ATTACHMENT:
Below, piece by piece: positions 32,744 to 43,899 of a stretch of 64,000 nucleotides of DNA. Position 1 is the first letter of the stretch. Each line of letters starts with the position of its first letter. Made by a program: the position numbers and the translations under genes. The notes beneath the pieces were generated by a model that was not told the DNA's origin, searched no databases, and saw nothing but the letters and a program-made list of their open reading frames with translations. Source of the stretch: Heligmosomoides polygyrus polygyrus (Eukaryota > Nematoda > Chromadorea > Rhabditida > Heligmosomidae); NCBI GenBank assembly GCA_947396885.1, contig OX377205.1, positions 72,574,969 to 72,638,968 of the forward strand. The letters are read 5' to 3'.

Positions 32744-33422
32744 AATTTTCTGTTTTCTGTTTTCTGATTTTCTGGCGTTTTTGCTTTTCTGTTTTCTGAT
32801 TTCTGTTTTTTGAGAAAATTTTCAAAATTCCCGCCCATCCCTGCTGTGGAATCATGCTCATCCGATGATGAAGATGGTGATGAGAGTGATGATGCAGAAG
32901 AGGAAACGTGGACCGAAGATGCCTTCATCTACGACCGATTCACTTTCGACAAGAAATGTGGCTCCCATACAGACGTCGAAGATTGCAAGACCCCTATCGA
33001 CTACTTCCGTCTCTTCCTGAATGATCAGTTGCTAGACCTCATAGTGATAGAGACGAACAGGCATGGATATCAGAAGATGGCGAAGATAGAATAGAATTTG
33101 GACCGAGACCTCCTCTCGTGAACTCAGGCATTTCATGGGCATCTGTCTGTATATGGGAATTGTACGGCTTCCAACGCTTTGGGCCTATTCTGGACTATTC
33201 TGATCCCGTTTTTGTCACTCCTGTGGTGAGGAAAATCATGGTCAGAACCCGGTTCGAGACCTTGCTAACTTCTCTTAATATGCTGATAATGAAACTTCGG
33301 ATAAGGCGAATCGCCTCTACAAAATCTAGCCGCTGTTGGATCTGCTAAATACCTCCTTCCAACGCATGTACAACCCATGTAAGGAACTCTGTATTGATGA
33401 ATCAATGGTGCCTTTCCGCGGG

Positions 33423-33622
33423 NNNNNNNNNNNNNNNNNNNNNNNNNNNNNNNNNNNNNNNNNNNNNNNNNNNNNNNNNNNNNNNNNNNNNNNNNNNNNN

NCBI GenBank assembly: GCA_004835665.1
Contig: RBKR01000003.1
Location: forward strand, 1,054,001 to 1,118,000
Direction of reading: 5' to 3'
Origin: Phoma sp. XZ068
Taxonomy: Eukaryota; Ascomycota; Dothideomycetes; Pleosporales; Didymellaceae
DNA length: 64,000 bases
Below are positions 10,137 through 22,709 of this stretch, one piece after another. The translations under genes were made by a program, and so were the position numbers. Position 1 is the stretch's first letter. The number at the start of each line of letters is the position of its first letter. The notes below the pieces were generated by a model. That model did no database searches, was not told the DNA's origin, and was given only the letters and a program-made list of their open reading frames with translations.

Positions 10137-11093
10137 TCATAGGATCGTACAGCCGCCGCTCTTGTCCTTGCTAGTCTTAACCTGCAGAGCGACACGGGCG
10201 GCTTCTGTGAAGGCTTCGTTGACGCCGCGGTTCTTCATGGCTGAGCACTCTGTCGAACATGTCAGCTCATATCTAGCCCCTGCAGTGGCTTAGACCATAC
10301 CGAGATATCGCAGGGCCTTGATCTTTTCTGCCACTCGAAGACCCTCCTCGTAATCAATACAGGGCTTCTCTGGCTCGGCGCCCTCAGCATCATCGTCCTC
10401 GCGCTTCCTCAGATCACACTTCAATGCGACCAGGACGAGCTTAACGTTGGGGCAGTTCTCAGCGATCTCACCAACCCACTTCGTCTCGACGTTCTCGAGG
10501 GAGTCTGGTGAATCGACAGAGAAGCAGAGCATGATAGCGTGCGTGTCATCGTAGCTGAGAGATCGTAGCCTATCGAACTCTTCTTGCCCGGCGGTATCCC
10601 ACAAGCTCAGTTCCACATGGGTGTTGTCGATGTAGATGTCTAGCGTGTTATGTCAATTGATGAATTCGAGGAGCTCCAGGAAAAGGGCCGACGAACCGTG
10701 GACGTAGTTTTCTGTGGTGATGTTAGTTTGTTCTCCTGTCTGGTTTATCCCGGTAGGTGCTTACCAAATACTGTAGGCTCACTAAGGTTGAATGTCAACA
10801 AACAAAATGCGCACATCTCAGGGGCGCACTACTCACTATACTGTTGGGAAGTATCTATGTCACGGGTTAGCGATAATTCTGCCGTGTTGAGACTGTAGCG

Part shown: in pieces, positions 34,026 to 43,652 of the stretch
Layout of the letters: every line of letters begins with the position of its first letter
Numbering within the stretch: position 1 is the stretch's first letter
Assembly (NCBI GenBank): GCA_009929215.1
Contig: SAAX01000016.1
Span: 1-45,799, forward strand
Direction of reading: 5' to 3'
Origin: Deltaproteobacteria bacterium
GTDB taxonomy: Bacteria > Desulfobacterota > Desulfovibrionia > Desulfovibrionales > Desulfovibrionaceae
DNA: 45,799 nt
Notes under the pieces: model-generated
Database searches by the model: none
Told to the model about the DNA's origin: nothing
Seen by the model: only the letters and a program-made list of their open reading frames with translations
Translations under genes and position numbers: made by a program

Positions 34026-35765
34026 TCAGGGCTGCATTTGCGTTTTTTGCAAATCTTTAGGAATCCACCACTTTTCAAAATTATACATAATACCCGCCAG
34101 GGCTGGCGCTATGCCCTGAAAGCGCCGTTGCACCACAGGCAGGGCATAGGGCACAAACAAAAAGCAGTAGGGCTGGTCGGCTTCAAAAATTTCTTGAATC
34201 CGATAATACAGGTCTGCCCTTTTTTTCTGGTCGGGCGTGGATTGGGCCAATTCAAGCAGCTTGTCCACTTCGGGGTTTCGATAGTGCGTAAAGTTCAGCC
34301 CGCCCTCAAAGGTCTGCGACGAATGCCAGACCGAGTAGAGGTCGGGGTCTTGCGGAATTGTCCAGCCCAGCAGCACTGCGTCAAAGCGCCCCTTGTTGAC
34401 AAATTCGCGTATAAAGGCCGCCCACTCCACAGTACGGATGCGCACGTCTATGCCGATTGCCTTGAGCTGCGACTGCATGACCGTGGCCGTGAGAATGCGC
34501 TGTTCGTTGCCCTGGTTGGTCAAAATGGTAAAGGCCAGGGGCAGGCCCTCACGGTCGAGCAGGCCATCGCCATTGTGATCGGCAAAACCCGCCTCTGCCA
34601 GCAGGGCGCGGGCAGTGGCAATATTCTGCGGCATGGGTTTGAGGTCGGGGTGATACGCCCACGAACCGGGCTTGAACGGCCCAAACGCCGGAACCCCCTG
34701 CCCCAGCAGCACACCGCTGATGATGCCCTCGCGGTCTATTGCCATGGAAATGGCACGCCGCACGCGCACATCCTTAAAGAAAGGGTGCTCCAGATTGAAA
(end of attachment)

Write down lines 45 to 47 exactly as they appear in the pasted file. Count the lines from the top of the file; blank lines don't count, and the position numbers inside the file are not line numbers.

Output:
Positions 34026-35765
34026 TCAGGGCTGCATTTGCGTTTTTTGCAAATCTTTAGGAATCCACCACTTTTCAAAATTATACATAATACCCGCCAG
34101 GGCTGGCGCTATGCCCTGAAAGCGCCGTTGCACCACAGGCAGGGCATAGGGCACAAACAAAAAGCAGTAGGGCTGGTCGGCTTCAAAAATTTCTTGAATC